Trump will survive, but the worst is yet to come
The biggest impact of impeachment proceedings will be to push the US closer to a constitutional crisis with the 2020 election at its heart. It will call into question the legitimacy of the American political process itselfUpdated: Oct 13, 2019 06:44 IST
There have been impeachment trials in the US before, but never in an environment as polarised as this one. Following the Mueller investigations, it looked like the current era of political tribalism would prevent House Speaker Nancy Pelosi from bringing forward articles of impeachment against US President Donald Trump. Why imperil Democratic candidates in swing states for a process that would just die in the Republican-controlled Senate? The political math didn’t add up.
But the Ukraine revelations changed that calculus. The speed with which the Ukraine developments hit, and the severity of the charges—a sitting US president withholding taxpayer money from an ally unless they opened an investigation into his political opponent and their family—provided the political punch that the Mueller investigations never did. Suddenly, the Democrats were behind impeachment. Americans seem sufficiently disturbed by the disclosures that an average of polls showed that 51% supported impeachment investigations the week after they were launched. A select number of Republicans have even gone on record to criticise the president, a rarity for our political times. Despite all that, it remains extremely likely that Trump will be acquitted in the Senate; two-thirds of the Senate must vote to convict a US president and kick him out of office, meaning 20 Republicans would need to sacrifice their own political careers to oust Trump, who remains popular among the Republican base.
Nevertheless, even a failed impeachment bid will have impact on American politics going forward. The first and most obvious effect is on the president himself, who has already begun displaying erratic behaviour, both on Twitter and in real life. The surreal press conference with the Finnish president was not an aberration, but a sign of things to come. More disturbing was Trump’s call for China to start investigating his political opponents as well.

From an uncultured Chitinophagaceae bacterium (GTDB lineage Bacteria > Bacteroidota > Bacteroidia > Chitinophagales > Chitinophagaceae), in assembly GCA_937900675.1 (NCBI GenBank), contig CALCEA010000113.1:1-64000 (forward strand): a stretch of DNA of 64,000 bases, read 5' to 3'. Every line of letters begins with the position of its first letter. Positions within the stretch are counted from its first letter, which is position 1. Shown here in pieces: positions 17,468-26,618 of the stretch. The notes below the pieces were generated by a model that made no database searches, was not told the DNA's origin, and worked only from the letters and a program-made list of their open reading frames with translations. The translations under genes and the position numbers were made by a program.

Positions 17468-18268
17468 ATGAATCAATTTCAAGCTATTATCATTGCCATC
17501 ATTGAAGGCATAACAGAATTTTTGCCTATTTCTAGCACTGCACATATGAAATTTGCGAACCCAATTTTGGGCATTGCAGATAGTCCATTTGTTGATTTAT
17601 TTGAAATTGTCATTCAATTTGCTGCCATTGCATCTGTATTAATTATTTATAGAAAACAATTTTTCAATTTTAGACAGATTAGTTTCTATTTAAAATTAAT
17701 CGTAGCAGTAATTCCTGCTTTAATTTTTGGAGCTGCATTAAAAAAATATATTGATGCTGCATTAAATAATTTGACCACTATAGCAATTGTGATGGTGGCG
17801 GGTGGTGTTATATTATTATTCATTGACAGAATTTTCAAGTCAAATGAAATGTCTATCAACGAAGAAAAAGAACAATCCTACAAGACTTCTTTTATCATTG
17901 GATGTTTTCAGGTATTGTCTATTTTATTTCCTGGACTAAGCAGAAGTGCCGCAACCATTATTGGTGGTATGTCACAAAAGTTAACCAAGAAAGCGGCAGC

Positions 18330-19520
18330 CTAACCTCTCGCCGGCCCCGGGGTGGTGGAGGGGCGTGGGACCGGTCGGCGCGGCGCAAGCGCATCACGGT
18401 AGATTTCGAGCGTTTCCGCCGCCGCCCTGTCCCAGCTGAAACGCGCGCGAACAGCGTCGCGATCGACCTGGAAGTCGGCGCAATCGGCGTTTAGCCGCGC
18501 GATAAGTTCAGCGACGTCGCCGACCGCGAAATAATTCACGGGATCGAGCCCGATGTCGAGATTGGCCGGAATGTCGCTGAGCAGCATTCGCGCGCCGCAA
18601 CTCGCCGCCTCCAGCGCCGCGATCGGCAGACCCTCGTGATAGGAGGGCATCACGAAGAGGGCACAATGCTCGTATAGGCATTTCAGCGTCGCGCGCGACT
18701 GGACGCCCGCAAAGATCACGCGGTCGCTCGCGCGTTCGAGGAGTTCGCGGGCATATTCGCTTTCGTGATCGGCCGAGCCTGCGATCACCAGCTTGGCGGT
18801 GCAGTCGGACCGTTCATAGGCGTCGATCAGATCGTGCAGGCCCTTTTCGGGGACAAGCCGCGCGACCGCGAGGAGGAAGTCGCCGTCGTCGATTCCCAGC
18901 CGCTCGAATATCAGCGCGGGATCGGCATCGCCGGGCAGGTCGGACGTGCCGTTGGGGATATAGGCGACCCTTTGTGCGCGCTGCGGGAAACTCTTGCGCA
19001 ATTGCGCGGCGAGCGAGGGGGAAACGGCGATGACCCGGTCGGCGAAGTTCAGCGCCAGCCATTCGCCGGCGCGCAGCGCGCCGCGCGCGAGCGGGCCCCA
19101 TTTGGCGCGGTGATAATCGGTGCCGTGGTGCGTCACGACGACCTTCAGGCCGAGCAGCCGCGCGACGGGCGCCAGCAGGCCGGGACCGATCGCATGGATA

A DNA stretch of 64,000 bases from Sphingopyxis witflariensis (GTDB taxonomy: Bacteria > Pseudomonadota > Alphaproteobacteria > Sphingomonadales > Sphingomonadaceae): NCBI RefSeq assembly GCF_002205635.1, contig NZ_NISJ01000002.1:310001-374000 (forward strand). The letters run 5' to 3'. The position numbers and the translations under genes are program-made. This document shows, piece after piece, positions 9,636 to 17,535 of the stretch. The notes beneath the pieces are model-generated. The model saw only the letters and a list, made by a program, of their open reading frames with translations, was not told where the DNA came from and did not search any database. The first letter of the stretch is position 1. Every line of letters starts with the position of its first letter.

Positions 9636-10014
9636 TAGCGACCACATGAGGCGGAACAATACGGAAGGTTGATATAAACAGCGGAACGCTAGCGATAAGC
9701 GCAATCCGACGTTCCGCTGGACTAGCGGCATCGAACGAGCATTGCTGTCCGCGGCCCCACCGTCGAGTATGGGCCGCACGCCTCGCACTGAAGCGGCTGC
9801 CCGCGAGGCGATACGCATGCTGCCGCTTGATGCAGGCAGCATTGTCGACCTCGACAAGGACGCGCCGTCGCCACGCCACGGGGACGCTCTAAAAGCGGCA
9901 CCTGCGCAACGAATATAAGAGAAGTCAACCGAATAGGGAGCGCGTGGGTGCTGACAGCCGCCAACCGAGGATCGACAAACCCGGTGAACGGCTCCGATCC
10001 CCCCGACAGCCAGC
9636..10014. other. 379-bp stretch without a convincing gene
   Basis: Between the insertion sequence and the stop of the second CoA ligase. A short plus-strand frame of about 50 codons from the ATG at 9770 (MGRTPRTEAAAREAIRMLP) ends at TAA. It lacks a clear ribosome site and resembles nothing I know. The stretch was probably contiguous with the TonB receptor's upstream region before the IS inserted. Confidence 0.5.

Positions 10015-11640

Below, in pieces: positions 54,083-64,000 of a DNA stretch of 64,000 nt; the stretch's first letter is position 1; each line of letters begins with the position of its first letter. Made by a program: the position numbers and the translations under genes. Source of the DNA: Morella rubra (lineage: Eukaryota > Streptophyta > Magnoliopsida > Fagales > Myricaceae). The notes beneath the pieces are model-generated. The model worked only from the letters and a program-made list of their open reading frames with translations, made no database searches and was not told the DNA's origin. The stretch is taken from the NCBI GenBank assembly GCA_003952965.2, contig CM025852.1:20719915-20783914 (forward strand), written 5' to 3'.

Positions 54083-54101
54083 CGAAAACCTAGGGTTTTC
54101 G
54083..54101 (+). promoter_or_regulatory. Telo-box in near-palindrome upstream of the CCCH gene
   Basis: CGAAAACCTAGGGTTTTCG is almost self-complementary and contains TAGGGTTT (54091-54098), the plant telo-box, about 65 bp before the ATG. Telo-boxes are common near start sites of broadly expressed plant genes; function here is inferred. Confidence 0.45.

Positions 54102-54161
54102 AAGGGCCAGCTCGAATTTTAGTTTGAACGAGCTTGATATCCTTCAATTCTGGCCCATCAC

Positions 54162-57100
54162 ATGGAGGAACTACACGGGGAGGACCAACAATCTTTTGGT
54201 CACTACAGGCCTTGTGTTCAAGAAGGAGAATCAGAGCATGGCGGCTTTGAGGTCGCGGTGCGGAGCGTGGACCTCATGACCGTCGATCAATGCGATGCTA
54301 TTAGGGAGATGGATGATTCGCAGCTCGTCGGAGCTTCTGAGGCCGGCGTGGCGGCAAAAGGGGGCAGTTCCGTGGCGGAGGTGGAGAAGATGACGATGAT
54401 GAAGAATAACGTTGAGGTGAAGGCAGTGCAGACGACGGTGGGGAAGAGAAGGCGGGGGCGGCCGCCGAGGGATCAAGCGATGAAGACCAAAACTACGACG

Then there are the changes to US personnel. Special envoy to Ukraine Kurt Volker has already resigned, but even more critical Trump administration figures — like Secretary of State Mike Pompeo and/or Attorney General William Barr — may be forced to depart as more information about the Ukraine scandal surfaces, weakening Trump’s ability to execute on what’s left of his political agenda. On the domestic front, the US is looking at a year-plus of legislative paralysis. That makes it more likely Trump will look to the international arena for political wins ahead of 2020 elections.
Yet the biggest impact of impeachment proceedings will be to push the US closer to a constitutional crisis with the 2020 election at its heart. This impeachment will call into question the legitimacy of the American political process itself, and whether US elections have been compromised by foreign actors, potentially at the urging of US officials. Regardless of whether Trump is acquitted or convicted, roughly half the US population will feel wronged by the proceedings, and will entrench themselves further into their political base. The end result will be an American public much more likely to view the 2020 results as illegitimate, should their preferred candidate lose. The worst
is yet to come.
First Published: Oct 12, 2019 21:14 IST